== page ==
a.k.a. Hagane no Renkin Jutsushi
Edward and Alphonse Elric are two brothers with an affinity for alchemy, a scientific practice based on the principle of equivalent trade. Then one day their mother died. To bring her back, they used the forbidden science of “human transmutation”, and things went horribly wrong. Ed wound up losing his arm and leg, and Al’s soul now resides in a suit of metal. The two brothers must now go out and find the legendary Philosopher’s Stone to help fix what they have lost.
summary by Ender
Highs: Wonderful characters; nice mix of drama, comedy and action; quality animation; lovely soundtrack; thoughtful progression
Lows: Dialogue heavy
Normally, hype works against any story. Expectations are built up, and when they are not met, this leads to a big mess. Fullmetal Alchemist is one of those series that has had a lot of hype surrounding it for quite a while now, and somewhere down the line the producers must have done something right. I can wholeheartedly say this is one of the best anime I have seen in a long time.
The show starts off with a mask that shows a conforming shounen-action series not unlike One Piece or Naruto. But by the third episode, the viewers know they’re dealing with something more than a “long-running-butt-kicker” of a series. Instead, what we get is a long, almost poetic, story about purpose, retribution, anti-heroes, anti-villains and consequences that plays with the viewers’ feelings and emotions. Adding to this is high-quality art and animation; seeing Bones’ previous works such as RahXephon and Wolf’s Rain, it is safe to expect a “colorful” story, to say the least. Also, considering that this is a 51-episode series with no recap episode and almost no re-used footage, the money for the animation was not wasted. This and the nicely done soundtrack that mixes light only add onto the series atmosphere.
There is also a certain love given to the characters, each one as different and as interesting as the last one, and none of them are wasted presences (a problem common in most anime of this length). All the respective seiyuu do great work with their given roles, and listening to them interact with one another is fun. The only down point being the massive amounts of explaining characters often go through. Occasionally, the dialogue does threaten to confuse viewers, especially those who haven’t been paying close attention. In fact, those who expect this series to be copious amounts of fighting and very little talk will probably be left desiring more.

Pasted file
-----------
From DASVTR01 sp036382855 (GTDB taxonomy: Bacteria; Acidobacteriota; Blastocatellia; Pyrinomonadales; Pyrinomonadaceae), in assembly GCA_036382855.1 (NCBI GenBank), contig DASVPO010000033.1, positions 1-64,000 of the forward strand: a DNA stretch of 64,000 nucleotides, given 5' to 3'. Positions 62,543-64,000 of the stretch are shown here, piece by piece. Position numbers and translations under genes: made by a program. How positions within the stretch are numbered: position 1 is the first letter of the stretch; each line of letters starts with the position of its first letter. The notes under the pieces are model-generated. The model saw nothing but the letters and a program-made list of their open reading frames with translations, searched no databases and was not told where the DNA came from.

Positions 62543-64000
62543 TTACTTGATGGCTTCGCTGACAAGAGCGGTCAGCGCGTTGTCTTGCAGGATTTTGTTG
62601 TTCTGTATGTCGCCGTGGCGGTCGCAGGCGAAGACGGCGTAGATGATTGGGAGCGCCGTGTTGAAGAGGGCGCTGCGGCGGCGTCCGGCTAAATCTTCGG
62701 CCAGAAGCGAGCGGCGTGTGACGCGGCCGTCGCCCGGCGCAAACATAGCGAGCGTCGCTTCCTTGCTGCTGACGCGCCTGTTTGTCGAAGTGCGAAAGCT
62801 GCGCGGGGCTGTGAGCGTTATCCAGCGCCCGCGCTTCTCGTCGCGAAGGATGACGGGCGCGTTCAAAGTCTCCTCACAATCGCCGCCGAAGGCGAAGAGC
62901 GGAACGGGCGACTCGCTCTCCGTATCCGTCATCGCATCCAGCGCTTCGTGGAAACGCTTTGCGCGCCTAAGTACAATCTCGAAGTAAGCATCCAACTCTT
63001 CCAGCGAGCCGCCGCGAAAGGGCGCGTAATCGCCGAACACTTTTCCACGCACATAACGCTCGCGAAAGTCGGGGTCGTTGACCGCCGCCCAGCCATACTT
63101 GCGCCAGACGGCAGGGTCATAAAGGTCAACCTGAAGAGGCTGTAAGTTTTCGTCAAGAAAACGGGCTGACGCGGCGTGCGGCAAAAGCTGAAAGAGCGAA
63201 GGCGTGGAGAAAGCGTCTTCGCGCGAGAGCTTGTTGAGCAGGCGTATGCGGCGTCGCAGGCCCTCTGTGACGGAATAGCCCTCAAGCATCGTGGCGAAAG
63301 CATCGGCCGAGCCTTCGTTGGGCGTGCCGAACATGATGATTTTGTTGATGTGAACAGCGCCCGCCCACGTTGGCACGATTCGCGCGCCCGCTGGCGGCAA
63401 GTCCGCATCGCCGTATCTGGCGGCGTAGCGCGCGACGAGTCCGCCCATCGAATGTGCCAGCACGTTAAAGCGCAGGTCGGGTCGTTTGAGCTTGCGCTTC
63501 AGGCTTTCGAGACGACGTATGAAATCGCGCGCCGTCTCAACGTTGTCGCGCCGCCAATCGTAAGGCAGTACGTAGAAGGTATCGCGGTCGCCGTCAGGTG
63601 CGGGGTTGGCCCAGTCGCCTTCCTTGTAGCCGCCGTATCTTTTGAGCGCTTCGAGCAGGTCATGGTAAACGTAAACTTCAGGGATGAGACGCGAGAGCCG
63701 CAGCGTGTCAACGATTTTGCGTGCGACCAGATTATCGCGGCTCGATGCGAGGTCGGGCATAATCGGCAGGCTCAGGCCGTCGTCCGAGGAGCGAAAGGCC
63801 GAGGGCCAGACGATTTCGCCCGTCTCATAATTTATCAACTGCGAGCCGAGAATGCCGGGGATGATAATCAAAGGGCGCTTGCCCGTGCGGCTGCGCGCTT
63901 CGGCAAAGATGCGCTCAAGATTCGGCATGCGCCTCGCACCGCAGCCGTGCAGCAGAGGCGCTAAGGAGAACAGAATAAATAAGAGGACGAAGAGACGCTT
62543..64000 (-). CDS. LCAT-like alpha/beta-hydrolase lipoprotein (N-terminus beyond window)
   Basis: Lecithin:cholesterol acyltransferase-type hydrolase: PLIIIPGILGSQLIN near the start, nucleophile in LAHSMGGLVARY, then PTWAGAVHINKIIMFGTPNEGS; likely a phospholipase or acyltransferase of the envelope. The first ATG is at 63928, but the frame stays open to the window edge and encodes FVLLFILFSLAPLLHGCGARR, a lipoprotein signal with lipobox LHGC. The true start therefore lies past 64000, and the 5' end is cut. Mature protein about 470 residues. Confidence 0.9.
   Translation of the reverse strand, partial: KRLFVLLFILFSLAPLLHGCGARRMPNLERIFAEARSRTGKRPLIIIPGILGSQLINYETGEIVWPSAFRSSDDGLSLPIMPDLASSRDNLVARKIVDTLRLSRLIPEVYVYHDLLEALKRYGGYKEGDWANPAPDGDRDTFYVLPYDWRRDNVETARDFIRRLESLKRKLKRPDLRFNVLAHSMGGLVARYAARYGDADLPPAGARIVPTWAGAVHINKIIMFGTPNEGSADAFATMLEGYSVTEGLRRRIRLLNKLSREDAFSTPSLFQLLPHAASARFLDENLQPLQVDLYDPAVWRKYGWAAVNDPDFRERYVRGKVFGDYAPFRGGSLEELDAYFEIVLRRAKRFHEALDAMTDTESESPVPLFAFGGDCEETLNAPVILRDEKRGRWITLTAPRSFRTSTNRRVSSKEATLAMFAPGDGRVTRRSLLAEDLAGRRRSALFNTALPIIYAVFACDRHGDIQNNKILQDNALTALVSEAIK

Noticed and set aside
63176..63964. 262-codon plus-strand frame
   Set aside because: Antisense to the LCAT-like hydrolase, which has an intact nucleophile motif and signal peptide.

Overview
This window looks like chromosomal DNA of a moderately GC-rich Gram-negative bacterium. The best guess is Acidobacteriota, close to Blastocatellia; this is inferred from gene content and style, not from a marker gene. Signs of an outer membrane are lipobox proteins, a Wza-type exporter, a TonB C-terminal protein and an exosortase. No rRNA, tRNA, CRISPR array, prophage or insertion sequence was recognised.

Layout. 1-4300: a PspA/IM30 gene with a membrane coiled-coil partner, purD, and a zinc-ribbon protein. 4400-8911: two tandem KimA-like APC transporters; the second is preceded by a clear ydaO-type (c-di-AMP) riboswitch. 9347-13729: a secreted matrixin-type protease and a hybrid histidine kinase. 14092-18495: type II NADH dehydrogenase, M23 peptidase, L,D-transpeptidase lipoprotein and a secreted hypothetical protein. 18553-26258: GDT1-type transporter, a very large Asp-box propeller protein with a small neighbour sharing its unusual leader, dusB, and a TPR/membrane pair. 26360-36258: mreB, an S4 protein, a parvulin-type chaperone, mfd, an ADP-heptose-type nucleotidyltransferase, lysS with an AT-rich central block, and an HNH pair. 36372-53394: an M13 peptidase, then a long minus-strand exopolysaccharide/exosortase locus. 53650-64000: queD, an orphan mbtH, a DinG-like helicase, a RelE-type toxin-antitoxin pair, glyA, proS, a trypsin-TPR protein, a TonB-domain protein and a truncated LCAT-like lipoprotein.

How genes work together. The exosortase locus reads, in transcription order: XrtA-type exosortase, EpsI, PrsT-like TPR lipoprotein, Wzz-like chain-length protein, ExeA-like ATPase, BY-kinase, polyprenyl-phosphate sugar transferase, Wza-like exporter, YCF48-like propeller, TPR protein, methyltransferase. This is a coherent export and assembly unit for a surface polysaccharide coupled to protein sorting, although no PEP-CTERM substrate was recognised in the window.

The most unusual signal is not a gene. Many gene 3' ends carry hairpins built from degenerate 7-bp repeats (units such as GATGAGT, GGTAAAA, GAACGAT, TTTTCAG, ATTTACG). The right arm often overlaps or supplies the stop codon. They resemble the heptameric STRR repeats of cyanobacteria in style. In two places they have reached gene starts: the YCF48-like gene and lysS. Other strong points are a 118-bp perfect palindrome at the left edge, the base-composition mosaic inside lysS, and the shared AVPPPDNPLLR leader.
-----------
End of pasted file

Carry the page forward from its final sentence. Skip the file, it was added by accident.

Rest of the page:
Still, for an anime with production values, a well-written script, well-versed characters, soundtrack and a plot that rivals shows like Zeta Gundam, I have to say this series will definitely feed anyone’s need for quality anime.
Highs: Rock-solid cast and story; driven strongly by action and dialogue; no crap whatsoever; animation never stops shining
Lows: Some untimely comedic moments
I could summarize Arakawa Hiromu’s Fullmetal Alchemist with a drop of my jaw and an astonished “wow”, but it deserves far better. Upon first seeing pictures of this anime, I thought that it would be another Scrapped Princess (a.k.a. a hyped waste of Studio Bones’ talent), but was I ever wrong!
Coming from director Mizushima Seiji (Generator Gawl, i-wish you were here-), I wouldn’t have expected a cast that’s easily connected to on an emotional level and a well-orchestrated story. The characters are properly developed according to their importance, and many of the nicely rounded personalities allow them to be involved in a multitude of situations without feeling forced. From Edward to Hughes, each character is distinct and will have you equally engrossed in their deep conversations, the fights they find themselves in and even their comedic antics. Even the well-paced storyline, which pulls you in the more you watch, is driven by excellent use of dialogue and action. Numerous important plot twists and elements are perfectly introduced through action scenes and discussions. This brings up an aspect I loved just as much as the characters: there is no crap here. There’s no fan service, once-and-done characters, cheesy one-liners, needless fights, or even excessive blood. At 51 episodes in length, Fullmetal Alchemist doesn’t even have any filler; instead, it wisely uses everything (and I mean everything) at its disposal to tell the best damn story it can. All of this is done with animation that never thinks about taking a dive. Character designs and background art remain so consistent that an obsessive-compulsive would be happy. Even the CGI blends in so unnoticeably that you’ll never know it’s there.
The only quirk I found was the use of comedy at particular instances, namely in the middle of very tense situations. This happened very rarely, but seeing characters suddenly turn super-deformed at these untimely of times made me raise an eyebrow even while I was cracking up. The purpose was to take a bit of the edge off of these situations, but the atmosphere was harmed in the process.
I won’t mince words: see Fullmetal Alchemist. With protagonists you’ll desperately want to see live on and a storyline that never stops building upon itself, this is an anime that comes only once in a blue moon and is a strong contender for anyone’s Top 10 list.